Last weekend, I attended an intimate one day retreat called Being Woman and this past weekend I attended Leading Moms and Blog Podium. Although each event was very different, I left all of them feeling refreshed, inspired, and most importantly; connected.
In fact, many people I saw at these events, I’ve connected with online. And, I finally met some of them for the first time in person! Meeting someone in person and having a personal face-to-face conversation is SO much nicer than connecting online.
The reality is, life really boils down to relationships. Making an effort to make personal connections isn’t always easy, but it’s an innate human need we all crave. When we feel we’re a part of a community, it impacts our overall mental health and happiness.
People often say to me, “You know everyone. You’re everywhere!” I usually laugh in response and say, “I love to connect with people.”
However, I wasn’t always this way. When I wasn’t feeling confident, and comfortable in my skin, it was honestly really hard for me to make personal connections with people. My fear of saying the wrong thing, sounding like an idiot, and yes, even rejection, often times, inhibited me from making new connections.
The thing is, my inner being craved more connection. I knew it was the only way for me to personally get out of my shell, build courage, increase my self-esteem and grow.
I remember literally walking into a room when I was in my early twenties, wondering if people liked me. I recall feeling uncomfortable at whatever the function was because my inner world was so fixated on what everyone was thinking of me.
How on earth can you genuinely connect with others, if the entire time you’re talking to them, you’re not even listening to what they have to say, but instead, you’re wondering if they like you?
That said, it was easier not to attend events, or if I was at one, I had to bring a friend to feel comfortable.
Fast forward to today, and you will see me show up to events…alone. That’s right, by myself! The first time I did this I remember feeling nervous, and now I love it. Showing up alone, is the easiest way to make personal connections with others because…it forces you to have to talk to others!
Now, I no longer enter an event, wondering if people like me. I approach people, introduce myself, strike up conversations, and through these actions, my mind doesn’t have any insecurities. I’m not wondering if I sound like an idiot. I don’t leave the function going over the things I might have said. In fact, the only thing I think afterwards, is how great it felt to meet so many new people, and to ultimately: connect.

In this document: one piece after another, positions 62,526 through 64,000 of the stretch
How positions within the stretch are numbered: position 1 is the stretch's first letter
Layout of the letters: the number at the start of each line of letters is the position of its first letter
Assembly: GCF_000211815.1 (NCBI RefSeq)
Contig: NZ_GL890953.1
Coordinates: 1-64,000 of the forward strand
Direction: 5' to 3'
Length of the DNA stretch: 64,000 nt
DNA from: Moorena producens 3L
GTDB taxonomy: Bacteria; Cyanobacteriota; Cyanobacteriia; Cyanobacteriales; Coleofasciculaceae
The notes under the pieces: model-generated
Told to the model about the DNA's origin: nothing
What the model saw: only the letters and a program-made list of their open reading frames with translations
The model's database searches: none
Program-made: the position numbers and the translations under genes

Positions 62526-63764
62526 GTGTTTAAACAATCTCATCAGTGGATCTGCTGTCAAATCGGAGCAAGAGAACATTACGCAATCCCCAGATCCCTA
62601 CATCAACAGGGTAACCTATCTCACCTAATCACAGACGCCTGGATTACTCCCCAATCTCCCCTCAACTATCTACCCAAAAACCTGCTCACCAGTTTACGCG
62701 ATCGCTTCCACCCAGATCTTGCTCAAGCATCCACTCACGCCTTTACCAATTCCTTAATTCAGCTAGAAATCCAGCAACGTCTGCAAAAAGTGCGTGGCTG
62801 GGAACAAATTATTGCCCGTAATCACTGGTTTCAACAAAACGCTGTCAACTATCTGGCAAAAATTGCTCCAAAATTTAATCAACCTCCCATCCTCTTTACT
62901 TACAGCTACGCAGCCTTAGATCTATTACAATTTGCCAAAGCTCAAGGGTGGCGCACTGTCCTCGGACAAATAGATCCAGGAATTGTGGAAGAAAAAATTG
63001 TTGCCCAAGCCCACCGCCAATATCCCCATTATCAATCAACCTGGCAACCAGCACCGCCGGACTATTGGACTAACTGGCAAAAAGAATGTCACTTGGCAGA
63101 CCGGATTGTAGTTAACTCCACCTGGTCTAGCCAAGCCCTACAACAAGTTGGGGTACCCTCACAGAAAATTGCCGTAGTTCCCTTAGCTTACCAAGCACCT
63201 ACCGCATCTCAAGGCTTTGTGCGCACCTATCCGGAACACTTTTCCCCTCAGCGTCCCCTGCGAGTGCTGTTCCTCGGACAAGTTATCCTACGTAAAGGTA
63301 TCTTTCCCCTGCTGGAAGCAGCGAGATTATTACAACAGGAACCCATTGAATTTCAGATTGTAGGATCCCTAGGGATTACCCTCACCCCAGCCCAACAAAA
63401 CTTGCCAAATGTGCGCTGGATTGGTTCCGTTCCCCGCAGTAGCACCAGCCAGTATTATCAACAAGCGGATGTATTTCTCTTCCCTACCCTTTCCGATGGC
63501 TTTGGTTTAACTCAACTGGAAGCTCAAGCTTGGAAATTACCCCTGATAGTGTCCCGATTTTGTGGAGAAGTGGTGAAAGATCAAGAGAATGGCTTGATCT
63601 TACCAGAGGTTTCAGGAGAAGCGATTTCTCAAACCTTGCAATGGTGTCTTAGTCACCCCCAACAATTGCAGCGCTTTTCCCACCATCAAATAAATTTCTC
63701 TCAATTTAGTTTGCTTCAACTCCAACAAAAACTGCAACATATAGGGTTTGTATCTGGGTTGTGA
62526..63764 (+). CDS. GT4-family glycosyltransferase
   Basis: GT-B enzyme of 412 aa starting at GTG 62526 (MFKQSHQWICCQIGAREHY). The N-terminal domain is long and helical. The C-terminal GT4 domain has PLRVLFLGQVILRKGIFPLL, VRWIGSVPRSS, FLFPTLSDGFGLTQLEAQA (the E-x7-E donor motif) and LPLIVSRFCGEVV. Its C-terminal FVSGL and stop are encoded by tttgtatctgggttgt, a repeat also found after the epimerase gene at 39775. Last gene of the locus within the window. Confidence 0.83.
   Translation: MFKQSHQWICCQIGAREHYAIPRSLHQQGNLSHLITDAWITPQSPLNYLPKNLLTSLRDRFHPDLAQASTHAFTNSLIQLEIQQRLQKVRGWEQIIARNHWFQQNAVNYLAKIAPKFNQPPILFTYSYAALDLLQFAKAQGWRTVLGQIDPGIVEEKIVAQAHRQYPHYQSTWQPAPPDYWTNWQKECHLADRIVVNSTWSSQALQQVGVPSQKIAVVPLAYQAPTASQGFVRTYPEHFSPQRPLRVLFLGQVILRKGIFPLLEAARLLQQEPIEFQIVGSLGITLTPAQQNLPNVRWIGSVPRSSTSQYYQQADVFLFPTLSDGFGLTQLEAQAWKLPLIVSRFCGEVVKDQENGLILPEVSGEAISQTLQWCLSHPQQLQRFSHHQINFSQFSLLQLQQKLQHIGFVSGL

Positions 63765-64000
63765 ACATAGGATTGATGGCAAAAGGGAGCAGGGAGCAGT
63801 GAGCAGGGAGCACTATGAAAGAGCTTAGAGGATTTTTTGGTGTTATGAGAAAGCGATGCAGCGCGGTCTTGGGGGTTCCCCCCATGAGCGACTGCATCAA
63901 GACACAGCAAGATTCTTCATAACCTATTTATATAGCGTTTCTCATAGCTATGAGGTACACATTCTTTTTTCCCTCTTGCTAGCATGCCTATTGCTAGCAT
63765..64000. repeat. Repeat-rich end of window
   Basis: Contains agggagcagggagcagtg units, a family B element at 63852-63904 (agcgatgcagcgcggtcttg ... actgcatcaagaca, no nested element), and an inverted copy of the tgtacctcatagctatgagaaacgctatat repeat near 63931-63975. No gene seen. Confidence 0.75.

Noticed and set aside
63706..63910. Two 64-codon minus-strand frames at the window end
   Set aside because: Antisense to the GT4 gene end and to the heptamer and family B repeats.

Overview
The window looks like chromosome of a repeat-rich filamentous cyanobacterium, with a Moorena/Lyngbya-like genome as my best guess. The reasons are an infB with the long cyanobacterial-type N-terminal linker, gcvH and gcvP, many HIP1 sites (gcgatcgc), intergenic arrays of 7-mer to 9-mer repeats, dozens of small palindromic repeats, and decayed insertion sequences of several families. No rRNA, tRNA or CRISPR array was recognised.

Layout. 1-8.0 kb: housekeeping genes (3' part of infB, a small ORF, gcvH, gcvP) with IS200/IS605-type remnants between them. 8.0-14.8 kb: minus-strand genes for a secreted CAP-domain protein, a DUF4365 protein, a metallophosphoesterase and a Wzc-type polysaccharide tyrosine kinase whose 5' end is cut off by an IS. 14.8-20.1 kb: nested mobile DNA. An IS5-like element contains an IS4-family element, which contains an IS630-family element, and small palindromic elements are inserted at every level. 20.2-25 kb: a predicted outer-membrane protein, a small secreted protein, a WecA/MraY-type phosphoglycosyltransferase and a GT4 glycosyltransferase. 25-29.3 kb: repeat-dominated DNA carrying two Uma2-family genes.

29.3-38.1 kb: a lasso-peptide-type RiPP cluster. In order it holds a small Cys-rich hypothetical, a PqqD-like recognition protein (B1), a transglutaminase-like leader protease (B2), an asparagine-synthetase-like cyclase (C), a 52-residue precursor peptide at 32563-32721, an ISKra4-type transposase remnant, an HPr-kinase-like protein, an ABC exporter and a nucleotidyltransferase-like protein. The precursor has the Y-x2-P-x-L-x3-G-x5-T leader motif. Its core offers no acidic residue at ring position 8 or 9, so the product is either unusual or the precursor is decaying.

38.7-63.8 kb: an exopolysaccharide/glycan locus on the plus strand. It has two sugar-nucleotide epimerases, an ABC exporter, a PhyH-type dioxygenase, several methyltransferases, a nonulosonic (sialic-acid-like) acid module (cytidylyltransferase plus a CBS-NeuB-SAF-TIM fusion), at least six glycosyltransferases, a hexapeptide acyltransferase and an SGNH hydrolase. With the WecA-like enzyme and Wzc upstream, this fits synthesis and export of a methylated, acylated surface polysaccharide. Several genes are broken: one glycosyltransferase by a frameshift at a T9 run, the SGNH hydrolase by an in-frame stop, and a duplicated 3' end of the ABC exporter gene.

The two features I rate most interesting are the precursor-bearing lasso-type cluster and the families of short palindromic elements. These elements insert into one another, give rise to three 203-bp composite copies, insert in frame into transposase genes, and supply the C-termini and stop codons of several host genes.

At the end of the day, to succeed in life and in business, we need to continually connect with others. When we connect with others this leads to conversations that build trust. And when we build trust, we cultivate our relationships.
One of my favorite authors and speakers Brene Brown, defines connection as, “The energy that exists between people when they feel seen, heard and valued.”
That said, some of the reasons people perhaps lack personal connections in their life are more complex than others. For example, a depressed person, will most likely have a much harder time getting out to social functions. Shyness, insecurity, stress, and fear of rejection are some of the reasons people avoid connectivity. Others may have been hurt in the past, therefore have a hard time trusting people. As a result they keep their guard up, avoiding new relationships.
If you’ve felt this way at all, yet you’re craving more connection in your life, then perhaps you can try to cultivate new relationships. By doing so, you will build genuine connections, and feel a sense of community.
Here are a few ways you can try to connect with others:
- Attend local events of interest to you ( if you’re not to comfortable in large crowds, find more intimate ones).
- Engage with others on social media, and then eventually try and personally connect.
- Reach out to someone, and see if they would like to go for coffee, you never know if someone would like to connect if you don’t ask!
In conclusion, human connections are vital to our mental and emotional health. All humans need connection, and while you don’t have to have 50 friends or attend every event, it’s important to feel connected with someone. The reality is we won’t always feel a connection with everyone we meet, but we also won’t know unless we try!